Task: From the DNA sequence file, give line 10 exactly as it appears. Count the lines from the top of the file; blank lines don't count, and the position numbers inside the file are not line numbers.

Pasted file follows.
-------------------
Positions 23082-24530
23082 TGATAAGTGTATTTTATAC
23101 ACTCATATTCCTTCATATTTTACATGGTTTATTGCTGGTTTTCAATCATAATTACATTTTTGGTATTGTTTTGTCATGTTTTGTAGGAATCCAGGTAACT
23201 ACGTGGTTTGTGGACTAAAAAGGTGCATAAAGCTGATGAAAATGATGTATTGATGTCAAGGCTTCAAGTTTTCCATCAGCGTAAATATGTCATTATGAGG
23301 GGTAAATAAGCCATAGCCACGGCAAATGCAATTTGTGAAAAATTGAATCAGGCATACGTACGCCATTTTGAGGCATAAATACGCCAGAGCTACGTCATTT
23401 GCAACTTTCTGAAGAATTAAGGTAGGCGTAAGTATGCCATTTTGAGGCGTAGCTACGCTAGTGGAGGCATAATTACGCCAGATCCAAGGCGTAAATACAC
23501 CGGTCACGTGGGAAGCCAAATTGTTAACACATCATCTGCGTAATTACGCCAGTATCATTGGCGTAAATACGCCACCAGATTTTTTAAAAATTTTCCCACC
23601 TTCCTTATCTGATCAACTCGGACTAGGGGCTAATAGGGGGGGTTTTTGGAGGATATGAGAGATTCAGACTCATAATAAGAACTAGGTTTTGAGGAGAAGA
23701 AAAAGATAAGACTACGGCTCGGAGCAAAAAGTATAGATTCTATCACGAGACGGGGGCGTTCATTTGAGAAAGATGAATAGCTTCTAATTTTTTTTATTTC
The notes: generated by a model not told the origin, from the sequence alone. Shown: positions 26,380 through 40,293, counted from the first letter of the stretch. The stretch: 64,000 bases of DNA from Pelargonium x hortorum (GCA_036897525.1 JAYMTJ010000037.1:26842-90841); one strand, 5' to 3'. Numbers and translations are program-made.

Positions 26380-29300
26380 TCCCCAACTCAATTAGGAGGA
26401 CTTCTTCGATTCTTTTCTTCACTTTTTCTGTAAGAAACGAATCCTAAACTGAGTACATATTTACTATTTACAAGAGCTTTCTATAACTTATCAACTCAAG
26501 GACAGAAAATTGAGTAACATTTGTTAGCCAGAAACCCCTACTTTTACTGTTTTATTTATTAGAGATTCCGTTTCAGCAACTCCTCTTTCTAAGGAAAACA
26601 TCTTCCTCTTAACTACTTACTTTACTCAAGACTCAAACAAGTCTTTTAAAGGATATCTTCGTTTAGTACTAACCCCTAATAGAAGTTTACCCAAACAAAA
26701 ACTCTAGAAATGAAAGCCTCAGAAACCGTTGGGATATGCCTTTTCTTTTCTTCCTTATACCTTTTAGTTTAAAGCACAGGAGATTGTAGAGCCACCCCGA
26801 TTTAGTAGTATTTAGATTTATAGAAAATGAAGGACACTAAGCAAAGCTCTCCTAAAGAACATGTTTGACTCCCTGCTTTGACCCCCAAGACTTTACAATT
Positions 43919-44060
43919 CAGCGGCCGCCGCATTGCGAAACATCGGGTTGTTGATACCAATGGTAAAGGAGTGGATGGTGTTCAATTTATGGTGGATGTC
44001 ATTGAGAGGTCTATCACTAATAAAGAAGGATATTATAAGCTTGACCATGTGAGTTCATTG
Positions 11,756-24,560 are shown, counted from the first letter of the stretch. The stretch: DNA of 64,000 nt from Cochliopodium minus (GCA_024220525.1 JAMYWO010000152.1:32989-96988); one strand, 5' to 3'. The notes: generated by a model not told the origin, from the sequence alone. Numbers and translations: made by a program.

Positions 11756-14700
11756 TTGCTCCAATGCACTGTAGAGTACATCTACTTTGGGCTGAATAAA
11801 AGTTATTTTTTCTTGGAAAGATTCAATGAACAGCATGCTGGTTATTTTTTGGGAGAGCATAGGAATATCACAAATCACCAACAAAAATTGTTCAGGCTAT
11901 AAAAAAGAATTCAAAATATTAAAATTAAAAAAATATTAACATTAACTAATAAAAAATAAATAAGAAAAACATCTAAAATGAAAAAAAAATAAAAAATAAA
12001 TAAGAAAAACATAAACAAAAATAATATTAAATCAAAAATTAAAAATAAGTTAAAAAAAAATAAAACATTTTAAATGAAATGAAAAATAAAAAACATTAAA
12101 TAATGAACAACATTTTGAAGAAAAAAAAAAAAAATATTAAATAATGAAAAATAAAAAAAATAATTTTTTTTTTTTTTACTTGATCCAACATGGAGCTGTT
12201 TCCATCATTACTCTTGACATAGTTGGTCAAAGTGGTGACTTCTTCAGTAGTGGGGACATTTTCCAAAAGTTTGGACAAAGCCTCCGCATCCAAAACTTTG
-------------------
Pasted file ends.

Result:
The notes: generated by a model not told the origin, from the sequence alone. Shown: positions 26,380 through 40,293, counted from the first letter of the stretch. The stretch: 64,000 bases of DNA from Pelargonium x hortorum (GCA_036897525.1 JAYMTJ010000037.1:26842-90841); one strand, 5' to 3'. Numbers and translations are program-made.